http://www.advancetransformer.com/up...ng-guide-2.pdf

Tools needed:

True RMS Voltmeter
Ranges: 0-300-1000 Volts AC
Ammeter (clamp-on type acceptable)
Ranges: 0-10 Amperes AC
Multi-meter (with voltage and current ratings as shown above)
Frequency: 60Hz for electromagnetic, above 20kHz for
electronic
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Old 02-03-2009, 12:41 AM   #8
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Cool. Thanks!

I'm gonna test, and THEN spring for the new bulb.

Thanks again!
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Old 02-03-2009, 01:38 AM   #9
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I had an electrician tell me you can tell by the smell, if it smells like its been burnt its bad.
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Old 02-03-2009, 01:47 AM   #10
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Quote:
Originally Posted by susankat View Post
I had an electrician tell me you can tell by the smell, if it smells like its been burnt its bad.
Of course, but it's also possible that it burned up and no longer smells, or failed without any sort of short. Sufficient, but not necessary.
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Old 02-03-2009, 02:41 PM   #11
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Quote:
Originally Posted by susankat View Post
I had an electrician tell me you can tell by the smell, if it smells like its been burnt its bad.
Oh those crazy electricians...

Of course, if it's currently on fire or the lamp has melted into the tank it's probably also bad. But I've had bad ballasts without any smell. The obvious solution is to use only a single brand and size of light fixture for every tank, then it would make sense to have a spare ballast.

FWIW, bulbs fail, ballasts fail and for those that have them, starters fail. Almost never does wiring or socket fail without visible damage, corrosion, cracking, etc. Ruling out the bulb almost guarantees the ballast.

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Old 02-10-2009, 05:07 AM   #12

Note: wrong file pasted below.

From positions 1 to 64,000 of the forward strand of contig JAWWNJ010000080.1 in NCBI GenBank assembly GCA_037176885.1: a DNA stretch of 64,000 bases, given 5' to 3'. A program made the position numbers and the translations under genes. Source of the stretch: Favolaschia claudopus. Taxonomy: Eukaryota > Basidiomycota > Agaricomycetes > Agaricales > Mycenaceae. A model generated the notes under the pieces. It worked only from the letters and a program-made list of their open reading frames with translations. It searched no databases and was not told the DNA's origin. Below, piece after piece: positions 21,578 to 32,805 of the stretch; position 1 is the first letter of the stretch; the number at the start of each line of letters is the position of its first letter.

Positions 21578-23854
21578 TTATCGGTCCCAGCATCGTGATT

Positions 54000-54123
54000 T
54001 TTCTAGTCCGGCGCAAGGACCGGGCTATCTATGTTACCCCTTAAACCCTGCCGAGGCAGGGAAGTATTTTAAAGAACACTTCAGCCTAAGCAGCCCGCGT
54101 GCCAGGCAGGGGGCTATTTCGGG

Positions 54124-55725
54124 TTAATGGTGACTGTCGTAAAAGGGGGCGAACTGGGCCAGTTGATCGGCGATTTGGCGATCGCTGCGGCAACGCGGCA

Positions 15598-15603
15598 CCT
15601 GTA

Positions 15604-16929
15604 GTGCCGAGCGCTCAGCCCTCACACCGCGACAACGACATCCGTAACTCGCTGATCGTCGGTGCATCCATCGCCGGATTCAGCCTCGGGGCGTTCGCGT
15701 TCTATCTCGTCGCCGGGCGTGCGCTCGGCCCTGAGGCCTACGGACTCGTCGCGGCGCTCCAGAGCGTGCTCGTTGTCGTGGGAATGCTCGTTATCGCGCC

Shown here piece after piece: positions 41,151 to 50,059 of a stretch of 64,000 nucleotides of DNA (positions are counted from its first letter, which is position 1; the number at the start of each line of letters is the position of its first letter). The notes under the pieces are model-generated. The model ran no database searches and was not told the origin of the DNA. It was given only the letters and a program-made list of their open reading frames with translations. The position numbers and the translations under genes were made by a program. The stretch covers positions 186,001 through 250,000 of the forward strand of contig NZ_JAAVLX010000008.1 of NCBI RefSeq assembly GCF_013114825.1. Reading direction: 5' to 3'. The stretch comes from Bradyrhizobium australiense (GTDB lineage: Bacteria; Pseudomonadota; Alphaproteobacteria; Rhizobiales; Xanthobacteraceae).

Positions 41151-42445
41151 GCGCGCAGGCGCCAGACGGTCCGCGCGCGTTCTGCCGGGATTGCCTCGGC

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Quote:
Originally Posted by confuted View Post
Of course, but it's also possible that it burned up and no longer smells, or failed without any sort of short. Sufficient, but not necessary.
He is working on one for me that was given to me, the ballast has been gone for more than 6 months and it still smells. I can vouch for that one.
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Old 03-01-2009, 03:02 AM   #13
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QFT

I just had this happen to me. You would turn the switch on and the bottom of the bulb (closest to the power connection) would flash then quickly go out.

Quote:
Originally Posted by zenfish View Post
BALLASTS are high voltage,and I do not believe you can test them with normal"VOLTOMETER" testing equipment.

The first step is to get a new light and see if it works,if it does not work,then it may be wiring.

One sign I have seen for a bad ballast,and I just recently replaced the one on my coralife,is the light will "FLASH" for a second then nothing..If your light does that,then it is the ballast,if it does not flash,or anything,it COULD be the bulb,but probably the ballast.

So you are back to the first step..Get a NEW BULB and try it.
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Old 03-02-2009, 03:01 AM   #14
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As an electrician I have never tested a ballast. I put in a new bulb then check the voltage of the wires supplying the ballast where they connect to the ballast wires then I ensure that their connection is good. If I have done that its the ballast. There is only three things that can go wrong, the bulb, the wiring or the ballast and if the bulb and wiring are good it has to be the ballast.

I have seen plenty of ballasts come bad from the factory or burn out in a few weeks so the time really has nothing to do with it.
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Old 03-02-2009, 04:34 AM   #15
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Quote:
Originally Posted by airborne_r6 View Post
There is only three things that can go wrong, the bulb, the wiring or the ballast and if the bulb and wiring are good it has to be the ballast.
Thanks. It was the ballast.

I checked wiring continuity. That was fine.

I bought a new bulb an plugged it in. It did not light.

So I bought a new ballast, and the new bulb worked. And so did the old one.

No surprises here. Problem solved. No ballast testing required.

Thanks for the help.